Saturday, January 26, 2008
President Karzai's personal war
Switzerland is a stranger to conflict, having opted out of World War II in a state of neutrality, but some visitors bring their own battle with them.

Afghan President Hamid Karzai was in the remote Swiss town of Davos this week as part of his ongoing mission to rally international help to drive the Taliban from his homeland.

Though reminiscent of the snow-capped peaks that loom over Kabul, the ski slopes are a far cry from the scarred Afghan landscape – a peaceful picture postcard scene that would set anyone’s mind at ease.

But Karzai remains on his guard.

CNN visited the Afghan leader in his rented Swiss mountain villa overlooking Davos for an interview that drove home the constant state of peril in which he has spent every day since he took office after the 2001 fall of the Taliban.

Before entering the villa, the CNN crew was marched 100 meters along a deserted snow-covered road by a team of security guards. Bags were unpacked, video cameras were scrutinized and each of us given a thorough body check.

The equipment is a particular concern for Afghans, who in the days prior to the Taliban’s defeat, lost iconic Northern Alliance commander Ahmed Shah Masood when a suicide bomber posing as a journalist detonated a bomb in a TV camera.

Only after we have all been checked -- under scrutiny from almost a dozen Afghan security guards, Swiss police and special agents -- are we admitted to the building, where Karzai is waiting.

The level of vigilance surrounding the president is one of the best reminders that his country is still in a state of conflict – one that has come perilously close to ending the life of its leader on several occasions.

Karzai himself is, as always, cucumber cool, but clearly pensive.

There is a clear contrast the following day when the CNN crew sets up to film Japanese Prime Minister Yasuo Fukuda.

Although this takes place within the security surrounding the World Economic Forum in Davos, the event is a markedly relaxed affair.

Fukuda himself is all smiles, joking with the crew when the cameras stop rolling. Asked if he was still enjoying being Japanese prime minister, he grins sheepishly, and replies: “I’m suffering.”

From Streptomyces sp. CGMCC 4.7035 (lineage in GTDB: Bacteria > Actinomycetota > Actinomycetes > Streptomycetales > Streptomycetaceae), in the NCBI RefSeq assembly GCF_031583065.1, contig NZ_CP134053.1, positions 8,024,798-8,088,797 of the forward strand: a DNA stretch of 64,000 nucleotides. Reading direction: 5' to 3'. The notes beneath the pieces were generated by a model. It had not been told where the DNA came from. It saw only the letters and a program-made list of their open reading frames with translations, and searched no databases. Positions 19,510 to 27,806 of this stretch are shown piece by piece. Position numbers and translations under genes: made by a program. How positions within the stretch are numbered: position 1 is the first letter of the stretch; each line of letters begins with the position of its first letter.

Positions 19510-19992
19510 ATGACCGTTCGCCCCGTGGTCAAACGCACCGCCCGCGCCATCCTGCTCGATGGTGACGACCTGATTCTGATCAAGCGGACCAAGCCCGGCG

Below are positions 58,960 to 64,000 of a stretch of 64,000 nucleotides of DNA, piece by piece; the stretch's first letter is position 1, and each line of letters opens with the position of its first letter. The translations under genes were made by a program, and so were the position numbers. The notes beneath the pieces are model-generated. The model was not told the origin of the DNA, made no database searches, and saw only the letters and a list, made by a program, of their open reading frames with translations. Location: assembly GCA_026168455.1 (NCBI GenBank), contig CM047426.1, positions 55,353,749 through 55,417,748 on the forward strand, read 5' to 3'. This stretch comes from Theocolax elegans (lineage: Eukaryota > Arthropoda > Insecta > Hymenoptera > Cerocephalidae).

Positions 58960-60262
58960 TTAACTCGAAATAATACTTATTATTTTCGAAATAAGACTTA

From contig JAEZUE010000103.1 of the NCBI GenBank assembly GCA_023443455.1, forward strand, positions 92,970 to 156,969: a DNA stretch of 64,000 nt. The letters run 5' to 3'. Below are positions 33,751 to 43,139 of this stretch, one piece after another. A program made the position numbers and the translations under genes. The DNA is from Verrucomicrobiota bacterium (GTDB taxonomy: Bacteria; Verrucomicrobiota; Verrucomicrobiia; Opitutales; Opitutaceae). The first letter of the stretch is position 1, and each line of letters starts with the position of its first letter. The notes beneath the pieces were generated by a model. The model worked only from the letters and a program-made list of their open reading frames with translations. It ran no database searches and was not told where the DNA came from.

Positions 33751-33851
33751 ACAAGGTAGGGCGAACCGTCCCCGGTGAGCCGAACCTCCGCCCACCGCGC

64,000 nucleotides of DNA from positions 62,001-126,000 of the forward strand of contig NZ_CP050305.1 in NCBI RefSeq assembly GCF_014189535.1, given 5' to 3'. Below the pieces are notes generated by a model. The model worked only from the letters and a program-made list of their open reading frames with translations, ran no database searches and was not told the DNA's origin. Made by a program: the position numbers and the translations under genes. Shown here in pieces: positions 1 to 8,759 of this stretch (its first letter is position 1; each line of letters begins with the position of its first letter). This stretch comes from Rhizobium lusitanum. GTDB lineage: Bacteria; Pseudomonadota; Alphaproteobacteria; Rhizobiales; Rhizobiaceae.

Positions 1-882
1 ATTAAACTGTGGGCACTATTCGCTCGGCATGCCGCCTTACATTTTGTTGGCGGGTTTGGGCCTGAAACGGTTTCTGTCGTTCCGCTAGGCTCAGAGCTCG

Clearly not as much as Karzai.

By Digital Producer Barry Neild in Davos, Switzerland
Any idea on who might be President karzai's successor?
Formally opening the World Economic Forum, President Karzai highlighted the assassination of Benazir Bhutto as a disturbing example of the global reach and threat of terrorism. The President described terrorism as "a venomous snake that some among us tried to nurture and befriend at the expense of others, which I hope we realize now was a mistake.

President Karzai encouraged the international community to work with the Afghan Government to eliminate the "scourge of terrorism" from the region, and focused on how terrorists exploit the poor to recruit suicide bombers. "The solution really lies in all of us, the whole of the world," he said.
There shouldnt be any complaints from the media about security concerns since people around the globe in power are always in a state of fear...I think his way of doing security checks is a great service for him and a lesson for others who dont take security seriously....Although Im not sure the same was done for him when he visited the United States.

Kraig Rasool
Fort Washington Md
Hear from CNN reporters across the globe. "In the Field" is a unique blog that will let you share the thoughts and observations of CNN's award-winning international journalists from their far-flung bureaus or on assignment. Whether it's from conflict zone, a summit gathering, or the path least traveled, "In the Field" gives you a personal, front row seat to CNN's global newsgathering team.
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